"What this Kennedy case ultimately kind of comes down to is the idea that teachers have space to pray within their workplaces," Schoenherr said."The argument that's come back is basically, well, people also have a right to express their religious freedom as long as they do so in an appropriate manner, that's fine."  

Schoenherr also said that some schools never stopped with prayer in schools, and we will start to see more push for religion in the classroom. 

There is a time and a place to voice your religion and a public school in front of children is not it. Children come from all types of backgrounds, and not everyone is a Christian. It's not fair for anyone to feel pressured by an adult figure about anything, much less religion. 

United States v. Tsarnaev

In 2013, brothers Dzhokhar and Tamerlan Tsarnaev set off two pressure cooker bombs at the Boston Marathon. Tamerlan died in the police shootout while Dzhokhar awaited a trial. He was sentenced to death, but it was overturned since the jurors weren't asked to disclose what kind of media attention they've seen about him. 

The sixth amendment of the constitution gives the right to a fair trial and impartial jury, but SCOTUS decided on March 4, that the prosecutors didn't have to ask the potential jurors what they had already seen about the case. 

This is a complicated case because, for one, the Tsarnaev brothers killed three people and injured over 200. They deserve to face the consequences of their actions, and Dzhokhar deserves to spend the rest of his life in prison. However, he also deserves the right to an impartial jury.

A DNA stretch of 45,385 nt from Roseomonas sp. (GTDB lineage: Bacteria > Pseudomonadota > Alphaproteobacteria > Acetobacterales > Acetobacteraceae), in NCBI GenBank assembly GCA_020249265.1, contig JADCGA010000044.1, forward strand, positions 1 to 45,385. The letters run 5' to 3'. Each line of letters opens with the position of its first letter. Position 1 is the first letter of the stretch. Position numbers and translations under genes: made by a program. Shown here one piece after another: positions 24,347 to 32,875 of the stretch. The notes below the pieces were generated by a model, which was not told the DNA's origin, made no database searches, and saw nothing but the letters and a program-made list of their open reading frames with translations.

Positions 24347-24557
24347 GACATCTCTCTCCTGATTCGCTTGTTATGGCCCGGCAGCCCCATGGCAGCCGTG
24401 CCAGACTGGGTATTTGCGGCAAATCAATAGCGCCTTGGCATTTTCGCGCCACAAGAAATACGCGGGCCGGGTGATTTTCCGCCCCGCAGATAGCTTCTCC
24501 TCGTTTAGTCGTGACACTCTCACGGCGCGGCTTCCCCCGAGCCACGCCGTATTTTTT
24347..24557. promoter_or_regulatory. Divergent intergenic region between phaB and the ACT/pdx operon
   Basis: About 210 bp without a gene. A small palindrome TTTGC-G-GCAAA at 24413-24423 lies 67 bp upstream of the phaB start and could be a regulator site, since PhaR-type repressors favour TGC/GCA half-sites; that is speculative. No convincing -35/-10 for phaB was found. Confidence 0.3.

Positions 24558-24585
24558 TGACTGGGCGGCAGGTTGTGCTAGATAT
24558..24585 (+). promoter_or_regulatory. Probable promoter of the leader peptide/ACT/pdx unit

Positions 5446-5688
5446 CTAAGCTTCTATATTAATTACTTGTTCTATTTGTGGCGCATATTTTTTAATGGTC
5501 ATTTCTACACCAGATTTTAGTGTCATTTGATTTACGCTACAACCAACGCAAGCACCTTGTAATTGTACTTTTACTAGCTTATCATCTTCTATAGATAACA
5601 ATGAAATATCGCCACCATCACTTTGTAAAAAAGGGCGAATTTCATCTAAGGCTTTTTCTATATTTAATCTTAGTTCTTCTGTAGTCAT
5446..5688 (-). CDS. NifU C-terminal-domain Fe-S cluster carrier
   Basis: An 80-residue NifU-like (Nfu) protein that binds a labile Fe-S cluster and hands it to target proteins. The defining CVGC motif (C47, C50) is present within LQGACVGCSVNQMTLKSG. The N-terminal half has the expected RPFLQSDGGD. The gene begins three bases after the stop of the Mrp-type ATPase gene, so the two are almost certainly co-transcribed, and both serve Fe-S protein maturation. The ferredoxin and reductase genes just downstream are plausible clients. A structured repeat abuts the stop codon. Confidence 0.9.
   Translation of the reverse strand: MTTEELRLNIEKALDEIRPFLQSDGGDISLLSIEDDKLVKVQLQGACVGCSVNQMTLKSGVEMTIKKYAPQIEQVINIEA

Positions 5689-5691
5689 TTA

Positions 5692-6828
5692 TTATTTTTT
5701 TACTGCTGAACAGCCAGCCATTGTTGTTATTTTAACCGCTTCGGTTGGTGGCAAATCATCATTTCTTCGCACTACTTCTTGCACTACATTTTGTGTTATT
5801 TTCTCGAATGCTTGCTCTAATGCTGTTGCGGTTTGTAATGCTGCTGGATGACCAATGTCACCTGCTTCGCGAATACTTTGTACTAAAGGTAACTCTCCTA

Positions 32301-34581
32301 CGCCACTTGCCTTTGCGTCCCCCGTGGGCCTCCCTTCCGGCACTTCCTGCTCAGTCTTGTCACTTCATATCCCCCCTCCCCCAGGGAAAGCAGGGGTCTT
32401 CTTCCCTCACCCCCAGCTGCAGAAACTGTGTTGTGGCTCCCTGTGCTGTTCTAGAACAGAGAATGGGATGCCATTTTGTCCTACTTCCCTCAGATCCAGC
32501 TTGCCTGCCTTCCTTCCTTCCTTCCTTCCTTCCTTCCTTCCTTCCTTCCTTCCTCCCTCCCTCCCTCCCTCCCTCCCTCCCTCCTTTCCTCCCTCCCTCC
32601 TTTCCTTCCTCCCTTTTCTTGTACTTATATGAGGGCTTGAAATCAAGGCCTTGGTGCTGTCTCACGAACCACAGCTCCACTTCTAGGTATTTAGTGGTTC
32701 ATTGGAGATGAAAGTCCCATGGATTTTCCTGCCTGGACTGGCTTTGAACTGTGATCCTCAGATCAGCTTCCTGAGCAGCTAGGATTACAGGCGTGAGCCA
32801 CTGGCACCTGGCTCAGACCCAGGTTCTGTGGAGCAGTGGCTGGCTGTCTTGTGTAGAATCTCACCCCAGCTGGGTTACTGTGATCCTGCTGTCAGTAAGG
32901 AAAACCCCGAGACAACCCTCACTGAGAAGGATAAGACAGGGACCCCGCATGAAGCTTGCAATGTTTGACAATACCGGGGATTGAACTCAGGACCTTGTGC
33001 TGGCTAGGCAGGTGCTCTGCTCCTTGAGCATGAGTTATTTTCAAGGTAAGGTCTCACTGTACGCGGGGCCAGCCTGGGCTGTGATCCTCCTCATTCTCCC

With South Carolina being a state that still has the death penalty, it's important that everyone gets a fair trial, and this case shows just how much a fair trial means to the justices. 

SCOTUS, like other branches of the government, are confusing so everyone must educate themselves on how it actually works and what kind of checks the other branches of government have on the court when it becomes as powerful as it is now. 

"I think it's important to understand that the Supreme Court can be overturned," Schoenherr said. "Congress can pass laws to undo Supreme Court decisions. There are constitutional amendments that can undo Supreme Court decisions if it's decided on a constitutional issue. The Supreme Court doesn't have the final word. So if they're interpreting something, and it's problematic, Congress has the power to go back and rewrite a law."

With the next session starting on Oct. 3, everyone should be holding their breath in anticipation of what the court will do next, especially with one case on the docket, Moore v. Harper. 

"The case is going to ask whether courts have any authority to rule on election laws," Randazzo said. "If the Supreme Court says no, then there is no monitoring that would happen when state legislatures decide to pass any statute regulating elections. Given the fact that we have this conservative majority, there is a concern that they will rule exactly that way."

This would allow states to decide the manner of all elections. With the recent controversy of former President Donald Trump saying the election was stolen, if this goes into law, that could have had a completely different outcome, possibly allowing Trump to secure the presidency. 

The court is not something to take lightly. Although there's nothing significant citizens can do as justices aren't elected and have life terms, it's still something everyone should know about, since these cases are so important. But there is one thing that can be done, the president nominates justices, the Senate confirms and Congress has the power to do something about it, and those people are picked by us.